* NOTE: New Record. Previous Record of 9.32 Miles by Emily Bryans in 1998. VOLUNTEERS: Larry Decker, Erle Daniels, Amy Petersen & Sarah Claridge Director: Doug Bowden
by Tom Bulger
I wasn't planning on writing this article about the Hour Run, figuring this task would once again be handled by Bob McFarland, who by virtue of his longevity and wisdom (well, maybe just the former) has been the club's most articulate spokesperson about the Hour Run. But Bob left us Hour Run regulars high and dry (actually, he left us low and wet by manning - or was it undermining? - the waterstop) by showing up after the race started. So once again, I wind up writing the Hour Run article by default (more accurately, the fault is chiefly Bob's).
Much effort has been spent trying to find the appropriate reasons for running the Hour Run, or thinking about the appropriate analogy for this race. Last year, I wrote the article "Seinfeld on the Track," comparing the race to the popular television show. This year, the analogy that came immediately to my mind was to Chinese water torture. The similarities are evident. Just as water torture wears one down both physically and psychologically, so too does running circles around the track and watching the clock tick relentlessly away.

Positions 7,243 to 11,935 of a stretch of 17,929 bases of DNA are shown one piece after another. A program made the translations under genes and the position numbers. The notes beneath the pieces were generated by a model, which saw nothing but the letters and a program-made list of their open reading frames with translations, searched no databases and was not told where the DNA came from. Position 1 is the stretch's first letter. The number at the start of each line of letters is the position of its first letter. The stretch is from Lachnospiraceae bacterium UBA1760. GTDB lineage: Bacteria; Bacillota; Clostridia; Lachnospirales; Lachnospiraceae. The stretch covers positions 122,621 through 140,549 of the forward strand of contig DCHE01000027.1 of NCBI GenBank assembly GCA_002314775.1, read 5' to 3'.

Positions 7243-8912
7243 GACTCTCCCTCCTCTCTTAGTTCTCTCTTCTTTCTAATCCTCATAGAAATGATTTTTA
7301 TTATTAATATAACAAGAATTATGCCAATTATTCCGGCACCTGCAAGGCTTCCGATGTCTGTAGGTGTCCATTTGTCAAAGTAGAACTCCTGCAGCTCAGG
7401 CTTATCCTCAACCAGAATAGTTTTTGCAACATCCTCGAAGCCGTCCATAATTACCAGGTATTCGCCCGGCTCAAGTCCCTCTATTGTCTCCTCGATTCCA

But these links are not the reasons why the analogy is so appropriate. One of the putative advantages of doing the Hour Run is that one passes by the start and the clock every lap. At this strategic location, race director Doug Bowden had placed a table that served as a water stop. I had never before considered such an arrangement to be a problem. Until this year. Native Americans used to test tribe members by having them pass through a gauntlet, which was what the water table became for me. Don't get me wrong, the volunteers are people who individually are nice enough. But the situation quickly got out of hand when early on in the race, Dwight Wilson (warding off elbows from Bob McFarland as the Chief muscled into the water stop area) said to me and Tim Maggs as we ran by, "Water? Or Michelob?" Every lap, I then started thinking "Why am I running on the track when I could be quaffing a few Michelobs?" Then, as we ran by, Larry Decker (in charge of registration) was leaning against the fence, looking far too comfortable in his lounging position. (I suppose he was resting on his Empire State Game laurels.) My true nemesis at the water stop was when M.I.A. McFarland came skulking in late to the race, then fixed himself behind the water table and pretended to be filling up water cups for the other volunteers to pass out. Not that Bob was doing much work, mind you; every lap, he unleashed a flood of commentary at the passing runners. This comes as no surprise to those who know Bob; as eight-year old Julie Wuerdeman said to me as we waited for the Chief (who claims decent from the Cherokees, but I'm convinced that he comes from a mutated branch of the Arapahos, the Yappahoes) in a parking lot after the Key Run, "He's yapping." Even the youngsters have his number. Every lap, he kept telling me I was slowing down x seconds per lap and exhorting me to go faster. I started commenting in response, asking the other volunteers to douse the flaming McFarland with my portion of water, then calling on Bob to relinquish his role as Hour Run Poster Boy.